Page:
Fortunately, we can choose a standard implementation and indicate that to a browser by adding a DOCTYPE declaration at the top of the document. When assigning the value of DOCTYPE, you need to decide whether you will use HTML or XHTML (that is, an XML-compliant version of HTML), and whether you want the strict, transitional or frameset variety of that markup language.
The strict version of each markup language is the ideal version that allows no styling elements. On a modern site, such styling should be defined in CSS, not in HTML. However, it may be difficult for some sites to comply with the strict definition, either because their authoring tools use tags that aren't allowed in the strict definition, or because the site's authors want to use forbidden elements, such as those for embedded Flash. To make the transition to strict HTML easier, the standards allow for transitional HTML, which provides a larger number of tags.
Let's define our tiny document as follows:
<!DOCTYPE HTML PUBLIC "-//W3C//DTD HTML 4.01 Transitional//EN"> <html> <head> <title>This is the title</title> </head> <body> <h1>This is the headline</h1> <p>This is a paragraph</p> <p>This is another paragraph</p> </body> </html>
The <!DOCTYPE> declaration at the top of the page tells browsers (and any other programs that might try to parse the page) that we want to follow the standards, but that we'll do so using the transitional declaration.
Once we have indicated our willingness to apply the transitional standard, we may discover that our documents are no longer valid. For example, if I include an image in my HTML document:
With the above line inserted into my document, it is no longer valid, because it is missing an alt attribute. Once I add that attribute, the document is valid:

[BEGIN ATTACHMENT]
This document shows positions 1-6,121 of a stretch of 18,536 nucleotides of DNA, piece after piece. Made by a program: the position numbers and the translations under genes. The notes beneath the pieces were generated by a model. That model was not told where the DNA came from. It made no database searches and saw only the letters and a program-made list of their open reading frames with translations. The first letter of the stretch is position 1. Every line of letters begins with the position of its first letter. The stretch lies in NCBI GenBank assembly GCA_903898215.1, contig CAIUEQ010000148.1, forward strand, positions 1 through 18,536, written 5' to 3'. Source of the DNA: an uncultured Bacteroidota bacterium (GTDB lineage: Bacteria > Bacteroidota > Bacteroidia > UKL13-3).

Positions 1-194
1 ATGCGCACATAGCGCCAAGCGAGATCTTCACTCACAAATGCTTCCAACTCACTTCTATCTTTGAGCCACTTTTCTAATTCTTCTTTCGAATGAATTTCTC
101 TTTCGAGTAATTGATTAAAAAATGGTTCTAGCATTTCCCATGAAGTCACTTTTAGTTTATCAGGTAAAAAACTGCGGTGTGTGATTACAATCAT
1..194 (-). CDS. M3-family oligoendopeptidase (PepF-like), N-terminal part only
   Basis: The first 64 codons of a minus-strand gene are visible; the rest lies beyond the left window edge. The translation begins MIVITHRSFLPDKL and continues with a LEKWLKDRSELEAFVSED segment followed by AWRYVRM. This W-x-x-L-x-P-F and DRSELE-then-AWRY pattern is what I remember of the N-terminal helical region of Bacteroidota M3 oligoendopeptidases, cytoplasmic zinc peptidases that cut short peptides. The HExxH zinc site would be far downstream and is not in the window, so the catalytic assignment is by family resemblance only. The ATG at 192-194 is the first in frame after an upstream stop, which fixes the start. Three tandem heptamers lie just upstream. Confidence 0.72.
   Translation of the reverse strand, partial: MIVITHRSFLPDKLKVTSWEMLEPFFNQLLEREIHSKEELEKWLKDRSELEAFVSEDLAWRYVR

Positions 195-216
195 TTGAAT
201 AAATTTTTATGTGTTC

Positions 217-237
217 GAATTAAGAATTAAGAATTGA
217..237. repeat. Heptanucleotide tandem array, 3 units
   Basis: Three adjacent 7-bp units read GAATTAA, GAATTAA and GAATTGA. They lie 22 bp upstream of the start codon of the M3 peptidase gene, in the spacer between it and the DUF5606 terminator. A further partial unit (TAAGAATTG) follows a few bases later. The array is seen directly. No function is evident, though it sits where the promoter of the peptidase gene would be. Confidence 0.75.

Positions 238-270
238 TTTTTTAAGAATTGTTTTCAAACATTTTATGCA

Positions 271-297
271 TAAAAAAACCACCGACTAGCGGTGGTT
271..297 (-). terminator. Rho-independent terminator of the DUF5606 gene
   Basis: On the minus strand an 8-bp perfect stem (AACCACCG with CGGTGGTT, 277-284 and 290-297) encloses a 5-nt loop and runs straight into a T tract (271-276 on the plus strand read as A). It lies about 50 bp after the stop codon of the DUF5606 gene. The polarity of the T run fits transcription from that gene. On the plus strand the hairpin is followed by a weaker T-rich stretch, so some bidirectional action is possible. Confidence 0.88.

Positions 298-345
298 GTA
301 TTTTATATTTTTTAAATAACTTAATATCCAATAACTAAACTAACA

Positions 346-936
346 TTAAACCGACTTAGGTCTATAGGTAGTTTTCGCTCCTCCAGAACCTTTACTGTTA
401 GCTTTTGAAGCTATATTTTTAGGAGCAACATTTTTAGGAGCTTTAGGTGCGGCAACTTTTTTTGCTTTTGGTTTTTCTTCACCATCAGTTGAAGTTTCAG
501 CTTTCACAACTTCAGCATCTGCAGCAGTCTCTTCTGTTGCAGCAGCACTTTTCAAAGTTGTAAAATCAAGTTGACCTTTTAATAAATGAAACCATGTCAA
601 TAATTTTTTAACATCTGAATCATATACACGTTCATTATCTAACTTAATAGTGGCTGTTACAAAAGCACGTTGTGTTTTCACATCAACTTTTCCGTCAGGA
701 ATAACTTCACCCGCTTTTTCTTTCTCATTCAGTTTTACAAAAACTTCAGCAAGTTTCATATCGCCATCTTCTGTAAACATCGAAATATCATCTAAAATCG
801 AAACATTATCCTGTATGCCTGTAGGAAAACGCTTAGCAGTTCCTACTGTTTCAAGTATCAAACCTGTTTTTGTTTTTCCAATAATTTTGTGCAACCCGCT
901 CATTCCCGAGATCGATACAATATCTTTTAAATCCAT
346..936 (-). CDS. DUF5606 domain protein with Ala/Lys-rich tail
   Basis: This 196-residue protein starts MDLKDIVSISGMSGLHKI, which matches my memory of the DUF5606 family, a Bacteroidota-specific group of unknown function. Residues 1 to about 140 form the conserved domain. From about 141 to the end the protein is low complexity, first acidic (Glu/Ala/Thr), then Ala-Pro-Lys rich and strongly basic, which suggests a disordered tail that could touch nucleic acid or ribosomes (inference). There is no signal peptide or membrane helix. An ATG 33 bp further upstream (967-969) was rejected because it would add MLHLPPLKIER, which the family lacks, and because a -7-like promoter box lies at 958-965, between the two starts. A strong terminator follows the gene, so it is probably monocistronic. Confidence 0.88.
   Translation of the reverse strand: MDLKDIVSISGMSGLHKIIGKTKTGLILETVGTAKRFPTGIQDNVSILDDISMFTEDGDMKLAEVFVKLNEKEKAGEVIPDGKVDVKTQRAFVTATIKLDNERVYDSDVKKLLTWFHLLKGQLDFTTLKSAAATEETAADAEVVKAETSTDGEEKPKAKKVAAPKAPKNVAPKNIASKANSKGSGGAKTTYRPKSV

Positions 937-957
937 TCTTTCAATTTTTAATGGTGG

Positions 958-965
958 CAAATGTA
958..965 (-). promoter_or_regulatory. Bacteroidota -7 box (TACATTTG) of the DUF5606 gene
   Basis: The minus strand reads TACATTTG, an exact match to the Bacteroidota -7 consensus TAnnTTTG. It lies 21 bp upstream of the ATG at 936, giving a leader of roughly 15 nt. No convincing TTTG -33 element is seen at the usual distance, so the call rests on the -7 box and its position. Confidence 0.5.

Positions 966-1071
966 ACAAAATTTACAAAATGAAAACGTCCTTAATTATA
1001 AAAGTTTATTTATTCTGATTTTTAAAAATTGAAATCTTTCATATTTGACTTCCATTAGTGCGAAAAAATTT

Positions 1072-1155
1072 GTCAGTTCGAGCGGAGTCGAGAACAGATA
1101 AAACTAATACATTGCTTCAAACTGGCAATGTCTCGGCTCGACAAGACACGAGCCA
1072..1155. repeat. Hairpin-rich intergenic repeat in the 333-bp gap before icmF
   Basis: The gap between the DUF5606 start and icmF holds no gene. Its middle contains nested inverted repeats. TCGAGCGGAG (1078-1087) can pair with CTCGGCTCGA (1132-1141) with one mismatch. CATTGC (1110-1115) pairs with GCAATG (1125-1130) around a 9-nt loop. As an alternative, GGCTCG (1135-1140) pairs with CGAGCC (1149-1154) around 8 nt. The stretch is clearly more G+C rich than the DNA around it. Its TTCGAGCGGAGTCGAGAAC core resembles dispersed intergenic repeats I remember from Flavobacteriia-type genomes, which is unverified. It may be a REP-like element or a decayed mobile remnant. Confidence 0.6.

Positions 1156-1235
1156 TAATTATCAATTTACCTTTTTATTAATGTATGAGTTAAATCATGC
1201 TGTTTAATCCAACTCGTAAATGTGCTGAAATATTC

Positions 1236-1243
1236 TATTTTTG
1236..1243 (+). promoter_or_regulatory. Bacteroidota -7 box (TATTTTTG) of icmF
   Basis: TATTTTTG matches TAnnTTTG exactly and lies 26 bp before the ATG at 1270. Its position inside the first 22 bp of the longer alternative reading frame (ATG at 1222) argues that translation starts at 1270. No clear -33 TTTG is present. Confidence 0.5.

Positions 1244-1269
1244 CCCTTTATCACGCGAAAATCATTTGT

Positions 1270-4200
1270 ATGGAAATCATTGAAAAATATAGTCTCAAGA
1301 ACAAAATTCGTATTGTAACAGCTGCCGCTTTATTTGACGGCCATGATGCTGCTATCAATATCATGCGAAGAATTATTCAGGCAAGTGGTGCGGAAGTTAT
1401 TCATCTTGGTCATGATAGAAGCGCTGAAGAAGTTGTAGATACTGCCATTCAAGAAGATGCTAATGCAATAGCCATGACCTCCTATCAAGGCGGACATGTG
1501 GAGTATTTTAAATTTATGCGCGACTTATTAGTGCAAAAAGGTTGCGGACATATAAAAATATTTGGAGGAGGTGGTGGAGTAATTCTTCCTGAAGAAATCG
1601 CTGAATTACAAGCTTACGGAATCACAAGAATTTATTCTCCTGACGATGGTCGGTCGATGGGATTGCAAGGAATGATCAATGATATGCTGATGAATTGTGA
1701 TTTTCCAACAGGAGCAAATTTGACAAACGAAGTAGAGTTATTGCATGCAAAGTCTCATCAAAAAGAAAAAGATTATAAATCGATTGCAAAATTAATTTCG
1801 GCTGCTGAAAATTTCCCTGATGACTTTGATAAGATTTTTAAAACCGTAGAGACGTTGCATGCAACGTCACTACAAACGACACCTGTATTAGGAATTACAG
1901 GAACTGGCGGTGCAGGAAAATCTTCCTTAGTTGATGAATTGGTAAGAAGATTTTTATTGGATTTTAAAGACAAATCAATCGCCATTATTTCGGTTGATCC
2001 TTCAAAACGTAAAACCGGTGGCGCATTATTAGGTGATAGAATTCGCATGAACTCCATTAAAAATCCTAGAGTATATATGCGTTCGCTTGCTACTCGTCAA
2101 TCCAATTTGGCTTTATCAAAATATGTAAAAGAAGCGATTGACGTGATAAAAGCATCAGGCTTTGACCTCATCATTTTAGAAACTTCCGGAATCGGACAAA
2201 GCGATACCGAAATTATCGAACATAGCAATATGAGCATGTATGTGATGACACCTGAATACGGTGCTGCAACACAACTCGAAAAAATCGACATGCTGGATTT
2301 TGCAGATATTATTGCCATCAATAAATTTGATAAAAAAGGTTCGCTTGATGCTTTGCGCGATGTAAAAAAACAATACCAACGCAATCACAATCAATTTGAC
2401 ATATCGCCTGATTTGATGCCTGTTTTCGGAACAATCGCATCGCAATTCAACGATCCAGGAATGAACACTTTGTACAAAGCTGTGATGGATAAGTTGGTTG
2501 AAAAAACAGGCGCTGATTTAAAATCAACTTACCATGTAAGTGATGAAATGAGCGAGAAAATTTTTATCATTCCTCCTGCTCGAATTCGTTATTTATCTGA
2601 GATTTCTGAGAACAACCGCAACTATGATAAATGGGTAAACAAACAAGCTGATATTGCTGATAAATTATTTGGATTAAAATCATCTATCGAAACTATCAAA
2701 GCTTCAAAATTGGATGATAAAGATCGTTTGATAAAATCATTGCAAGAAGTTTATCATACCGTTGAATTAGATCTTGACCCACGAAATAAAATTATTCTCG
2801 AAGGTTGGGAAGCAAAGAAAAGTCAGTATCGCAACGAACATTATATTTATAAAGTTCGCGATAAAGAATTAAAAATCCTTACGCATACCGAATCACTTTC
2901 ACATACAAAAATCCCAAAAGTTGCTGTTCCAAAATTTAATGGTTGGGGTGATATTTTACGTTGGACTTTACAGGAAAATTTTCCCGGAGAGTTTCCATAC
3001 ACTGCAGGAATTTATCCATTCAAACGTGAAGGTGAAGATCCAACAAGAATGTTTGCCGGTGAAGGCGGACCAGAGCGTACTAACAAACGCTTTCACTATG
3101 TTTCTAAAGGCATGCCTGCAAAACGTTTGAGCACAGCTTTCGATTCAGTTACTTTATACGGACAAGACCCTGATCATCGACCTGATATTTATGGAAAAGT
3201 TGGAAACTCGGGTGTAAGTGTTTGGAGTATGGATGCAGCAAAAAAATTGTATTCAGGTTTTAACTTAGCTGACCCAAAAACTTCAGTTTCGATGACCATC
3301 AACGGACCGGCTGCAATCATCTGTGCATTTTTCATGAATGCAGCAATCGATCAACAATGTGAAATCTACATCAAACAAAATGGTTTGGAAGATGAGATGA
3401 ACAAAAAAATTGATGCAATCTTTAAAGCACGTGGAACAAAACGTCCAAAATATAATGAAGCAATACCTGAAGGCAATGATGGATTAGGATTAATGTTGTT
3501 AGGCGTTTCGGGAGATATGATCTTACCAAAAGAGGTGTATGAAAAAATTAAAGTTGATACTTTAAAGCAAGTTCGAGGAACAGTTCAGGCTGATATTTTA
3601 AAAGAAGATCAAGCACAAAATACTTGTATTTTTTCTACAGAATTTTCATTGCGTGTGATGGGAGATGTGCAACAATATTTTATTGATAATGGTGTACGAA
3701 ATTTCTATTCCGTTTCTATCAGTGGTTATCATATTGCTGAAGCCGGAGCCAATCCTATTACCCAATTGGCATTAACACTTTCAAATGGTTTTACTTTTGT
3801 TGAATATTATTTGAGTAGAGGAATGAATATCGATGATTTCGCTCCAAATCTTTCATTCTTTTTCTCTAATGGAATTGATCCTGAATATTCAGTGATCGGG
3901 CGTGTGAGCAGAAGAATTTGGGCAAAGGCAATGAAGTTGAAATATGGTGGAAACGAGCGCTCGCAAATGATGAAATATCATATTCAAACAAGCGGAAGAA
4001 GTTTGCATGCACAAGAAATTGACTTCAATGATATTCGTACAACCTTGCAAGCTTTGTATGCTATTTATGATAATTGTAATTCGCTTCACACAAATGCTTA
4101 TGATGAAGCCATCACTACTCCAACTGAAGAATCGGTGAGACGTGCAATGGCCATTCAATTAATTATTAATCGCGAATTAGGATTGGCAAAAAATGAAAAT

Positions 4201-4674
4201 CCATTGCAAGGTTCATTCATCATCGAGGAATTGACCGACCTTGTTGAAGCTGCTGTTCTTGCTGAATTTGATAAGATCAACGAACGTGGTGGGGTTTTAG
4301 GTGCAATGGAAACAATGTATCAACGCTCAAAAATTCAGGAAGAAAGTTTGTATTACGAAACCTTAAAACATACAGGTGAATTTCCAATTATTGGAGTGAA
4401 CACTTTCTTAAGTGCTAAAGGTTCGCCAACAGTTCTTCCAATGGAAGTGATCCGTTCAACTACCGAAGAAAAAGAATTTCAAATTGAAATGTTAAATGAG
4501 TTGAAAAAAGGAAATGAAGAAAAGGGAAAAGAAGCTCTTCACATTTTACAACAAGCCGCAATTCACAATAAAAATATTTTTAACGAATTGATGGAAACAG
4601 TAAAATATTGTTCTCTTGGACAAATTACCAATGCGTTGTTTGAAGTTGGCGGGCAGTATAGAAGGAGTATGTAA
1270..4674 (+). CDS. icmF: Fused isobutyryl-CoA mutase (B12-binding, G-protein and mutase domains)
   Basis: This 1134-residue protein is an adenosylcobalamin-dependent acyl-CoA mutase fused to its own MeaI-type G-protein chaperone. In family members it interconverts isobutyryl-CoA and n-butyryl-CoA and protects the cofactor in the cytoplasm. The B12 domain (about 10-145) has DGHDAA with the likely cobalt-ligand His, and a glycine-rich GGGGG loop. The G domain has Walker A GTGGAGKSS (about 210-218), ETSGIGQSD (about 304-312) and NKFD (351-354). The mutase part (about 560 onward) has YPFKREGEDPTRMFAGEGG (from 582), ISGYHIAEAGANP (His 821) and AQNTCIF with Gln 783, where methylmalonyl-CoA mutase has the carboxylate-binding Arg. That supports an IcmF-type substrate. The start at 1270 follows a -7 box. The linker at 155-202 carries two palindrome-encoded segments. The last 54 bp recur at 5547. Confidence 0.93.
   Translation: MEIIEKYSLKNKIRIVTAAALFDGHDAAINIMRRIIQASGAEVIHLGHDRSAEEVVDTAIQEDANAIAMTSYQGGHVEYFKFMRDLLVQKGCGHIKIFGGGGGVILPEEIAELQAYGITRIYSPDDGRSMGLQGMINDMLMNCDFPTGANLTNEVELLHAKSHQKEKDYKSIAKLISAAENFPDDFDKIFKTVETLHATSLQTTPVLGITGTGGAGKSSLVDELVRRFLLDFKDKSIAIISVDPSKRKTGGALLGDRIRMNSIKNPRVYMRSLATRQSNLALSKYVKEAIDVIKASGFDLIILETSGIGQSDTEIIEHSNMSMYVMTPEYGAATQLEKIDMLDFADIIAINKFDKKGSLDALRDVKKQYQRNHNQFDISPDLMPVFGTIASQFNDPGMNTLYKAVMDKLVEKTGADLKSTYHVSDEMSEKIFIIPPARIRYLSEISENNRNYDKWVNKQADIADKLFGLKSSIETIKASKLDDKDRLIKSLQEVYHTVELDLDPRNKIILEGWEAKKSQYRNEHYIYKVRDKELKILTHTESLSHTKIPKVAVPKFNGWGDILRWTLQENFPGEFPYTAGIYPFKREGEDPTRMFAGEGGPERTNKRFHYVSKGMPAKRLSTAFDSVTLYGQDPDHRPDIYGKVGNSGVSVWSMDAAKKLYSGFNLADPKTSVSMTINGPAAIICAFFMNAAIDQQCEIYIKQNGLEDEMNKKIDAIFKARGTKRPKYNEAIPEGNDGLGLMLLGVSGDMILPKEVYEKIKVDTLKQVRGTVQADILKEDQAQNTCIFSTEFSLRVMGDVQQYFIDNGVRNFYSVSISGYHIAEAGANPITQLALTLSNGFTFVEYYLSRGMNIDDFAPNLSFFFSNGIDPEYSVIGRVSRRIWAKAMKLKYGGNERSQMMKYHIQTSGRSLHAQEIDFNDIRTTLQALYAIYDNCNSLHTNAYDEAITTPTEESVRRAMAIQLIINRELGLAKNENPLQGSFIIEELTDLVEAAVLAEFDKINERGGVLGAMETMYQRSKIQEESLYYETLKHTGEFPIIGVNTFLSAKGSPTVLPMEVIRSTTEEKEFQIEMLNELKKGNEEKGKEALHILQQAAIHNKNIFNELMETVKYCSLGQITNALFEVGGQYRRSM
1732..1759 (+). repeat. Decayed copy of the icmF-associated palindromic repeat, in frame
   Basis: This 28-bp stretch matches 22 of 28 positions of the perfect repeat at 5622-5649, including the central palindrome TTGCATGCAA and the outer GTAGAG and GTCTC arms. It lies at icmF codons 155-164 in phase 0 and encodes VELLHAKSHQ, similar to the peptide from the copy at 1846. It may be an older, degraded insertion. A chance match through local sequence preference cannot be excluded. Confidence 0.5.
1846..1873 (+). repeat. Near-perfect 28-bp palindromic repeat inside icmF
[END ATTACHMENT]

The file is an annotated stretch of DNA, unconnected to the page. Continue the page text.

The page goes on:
<img src="/images/foo.jpeg" alt="foo">
However, we can get even better results if we enforce XML considerations and declare our document to be XHTML transitional. To do that, we modify not only the !DOCTYPE declaration, but also the <html> tag:
<!DOCTYPE html PUBLIC "-//W3C//DTD XHTML 1.0 Transitional//EN" "http://www.w3.org/TR/xhtml1/DTD/xhtml1-transitional.dtd"> <html xmlns="http://www.w3.org/1999/xhtml" xml:lang="en" lang="en"> <head> <title>This is the title</title> </head> <body> <h1>This is the headline</h1> <p>This is a paragraph</p> <p>This is another paragraph</p> <img src="/images/foo.jpeg" alt="foo"> </body> </html>
Suddenly, our document is invalid again. Because we have declared it to be XHTML transitional, we need to follow XML rules. We need to close our <img> tag, most easily accomplished by using the self-closing syntax:
<!DOCTYPE html PUBLIC "-//W3C//DTD XHTML 1.0 Transitional//EN" "http://www.w3.org/TR/xhtml1/DTD/xhtml1-transitional.dtd"> <html xmlns="http://www.w3.org/1999/xhtml" xml:lang="en" lang="en"> <head> <title>This is the title</title> </head> <body> <h1>This is the headline</h1> <p>This is a paragraph</p> <p>This is another paragraph</p> <img src="/images/foo.jpeg" alt="foo" /> </body> </html>
With that in place, our document is now valid. As you can imagine, finding all the problems that might occur in a document can be difficult, even for someone who is trained and experienced. Trying to check all the pages on a site, particularly one that contains hundreds or thousands of pages, clearly would be impossible.
The solution, then, is to have a program check the pages' validity automatically, preferably as part of your automated tests. This way, you can discover when you have problems quickly and easily.